The painting was an undoubted success and seems to have led to other commissions; about 50 of his paintings are dated 1632 and 1633, and all but a handful of these are portraits, including a number of double portraits of married couples. Like individual portraiture, this was an innately conservative art form, with the added complication of conveying the relative status of man and woman. In Jan Rijksen and Griet Jans (1633), Rembrandt again finds an original solution, by using the delivery of a letter to create an encounter between his two subjects which instantly engages the attention of the viewer. Jan, a shipbuilder, is shown at work in his study and turning to receive a letter which his wife Griet bursts in to deliver. The immediacy of the moment is emphasized by the way Griet keeps hold of the door as she performs her errand.

Rembrandt's sitters were drawn from all ranks of society, but he was particularly at home among the professional classes, notably the Church and medicine, which continued to provide him with commissions throughout his life. Many of the more informal commissions are etched rather than painted. Etching is a form of engraving in which the design is burnt into the plate with acid; it was developed in the early sixteenth century as a shortcut to engraving metal, but soon became an independent art form, and Rembrandt is generally recognized as the greatest etcher of all time. The tradition of the painter-etcher had also been established in the sixteenth century by artists such as Diirer and Mantegna, and Rembrandt explored further the potential of a double career. Initially painting was his principal medium, and etching and drawing took second place, but he soon began to develop both draw etching and drawing took second place, but he soon began to develop both drawing and etching along distinctive paths in order to realize fully the pictorial possibilities of each medium, and certain subjects tend to be explored in one medium rather than another. His attitude to drawing was one of the most original aspects of his practise as an artist. In the Renaissance, drawing had been regarded purely as a preliminary to some more finished piece of work, and Rubens remained firmly in this tradition, but with Rembrandt only a small proportion of his drawings can be seen in this light; most of them either record his observations or create an imaginary image, and stand as independent works of art.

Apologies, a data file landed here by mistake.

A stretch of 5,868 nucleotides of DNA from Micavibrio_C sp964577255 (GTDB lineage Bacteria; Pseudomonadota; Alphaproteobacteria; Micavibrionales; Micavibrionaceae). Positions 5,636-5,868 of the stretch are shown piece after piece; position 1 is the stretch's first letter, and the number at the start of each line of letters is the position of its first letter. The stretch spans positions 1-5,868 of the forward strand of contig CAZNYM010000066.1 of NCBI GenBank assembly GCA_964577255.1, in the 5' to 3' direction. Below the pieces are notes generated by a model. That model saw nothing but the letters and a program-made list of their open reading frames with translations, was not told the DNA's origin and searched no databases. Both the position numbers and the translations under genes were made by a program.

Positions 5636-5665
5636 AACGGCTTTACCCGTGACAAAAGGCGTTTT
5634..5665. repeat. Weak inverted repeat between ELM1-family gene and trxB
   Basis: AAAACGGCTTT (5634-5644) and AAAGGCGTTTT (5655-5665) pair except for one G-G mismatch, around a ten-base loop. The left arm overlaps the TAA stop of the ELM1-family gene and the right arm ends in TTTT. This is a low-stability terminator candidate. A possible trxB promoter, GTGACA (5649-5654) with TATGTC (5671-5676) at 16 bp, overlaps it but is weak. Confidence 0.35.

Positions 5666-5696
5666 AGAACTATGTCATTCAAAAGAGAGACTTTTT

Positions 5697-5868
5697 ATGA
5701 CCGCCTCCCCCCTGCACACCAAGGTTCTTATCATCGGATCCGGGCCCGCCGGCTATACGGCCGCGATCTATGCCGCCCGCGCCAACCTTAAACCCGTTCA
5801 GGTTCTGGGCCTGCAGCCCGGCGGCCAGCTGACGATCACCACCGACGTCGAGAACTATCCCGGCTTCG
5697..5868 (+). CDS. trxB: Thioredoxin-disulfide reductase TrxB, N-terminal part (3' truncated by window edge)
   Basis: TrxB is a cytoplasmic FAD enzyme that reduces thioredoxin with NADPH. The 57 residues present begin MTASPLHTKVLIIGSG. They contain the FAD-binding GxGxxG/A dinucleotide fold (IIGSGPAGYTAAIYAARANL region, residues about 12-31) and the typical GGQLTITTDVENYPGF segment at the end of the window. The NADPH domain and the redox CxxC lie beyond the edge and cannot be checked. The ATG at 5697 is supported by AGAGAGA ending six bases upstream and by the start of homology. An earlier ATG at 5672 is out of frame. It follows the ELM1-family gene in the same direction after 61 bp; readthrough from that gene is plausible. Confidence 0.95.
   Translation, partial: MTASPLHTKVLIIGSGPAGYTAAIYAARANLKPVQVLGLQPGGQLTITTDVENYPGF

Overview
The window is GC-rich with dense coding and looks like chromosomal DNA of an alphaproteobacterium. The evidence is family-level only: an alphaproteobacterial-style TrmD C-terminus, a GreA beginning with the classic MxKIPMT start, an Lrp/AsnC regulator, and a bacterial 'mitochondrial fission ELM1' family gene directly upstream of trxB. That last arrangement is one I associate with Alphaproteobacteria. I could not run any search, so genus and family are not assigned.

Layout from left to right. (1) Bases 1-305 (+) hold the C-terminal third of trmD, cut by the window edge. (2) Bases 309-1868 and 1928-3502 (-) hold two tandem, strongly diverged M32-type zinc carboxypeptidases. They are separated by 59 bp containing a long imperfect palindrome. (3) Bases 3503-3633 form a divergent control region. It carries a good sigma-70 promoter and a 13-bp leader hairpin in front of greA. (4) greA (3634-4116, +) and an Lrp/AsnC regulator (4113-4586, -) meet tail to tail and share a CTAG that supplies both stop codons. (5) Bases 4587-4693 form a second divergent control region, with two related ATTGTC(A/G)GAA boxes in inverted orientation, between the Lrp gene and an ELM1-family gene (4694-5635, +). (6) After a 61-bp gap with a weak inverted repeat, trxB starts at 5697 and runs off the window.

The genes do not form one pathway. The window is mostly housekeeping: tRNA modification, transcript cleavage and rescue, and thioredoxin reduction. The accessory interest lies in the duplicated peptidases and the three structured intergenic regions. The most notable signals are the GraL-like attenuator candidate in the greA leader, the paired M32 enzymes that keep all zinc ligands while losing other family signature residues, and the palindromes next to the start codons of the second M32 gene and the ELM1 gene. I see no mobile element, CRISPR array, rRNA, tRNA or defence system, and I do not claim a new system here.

Some of the most tender and personal drawings and etchings of the 1630s portray Saskia van Uylenburgh, cousin of the art dealer, whom Rembrandt married in 1634. Perhaps the earliest of these is dated in the artist's hand 'the third day of our betrothal, the 8th June 1633,' and shows her half-smiling, wearing a straw hat decorated with flowers and holding a single bloom. The marriage seems to have been a happy one, and Saskia reappears in many drawings of the 1630s. It also represented social advancement for Rembrandt, as Saskia's family were members of the professional class, rather than traders and manufacturers like Rembrandt's relatives. Her father was the mayor of Leewarden in Friesland, two other brothers were lawyers and the third an army officer. It also represented social advancement for Rembrandt, as Saskia's family were members of the professional class, rather than traders and manufacturers like Rembrandt's relatives. Her father was the mayor of Leewarden in Friesland, two other brothers were lawyers and the third an army officer.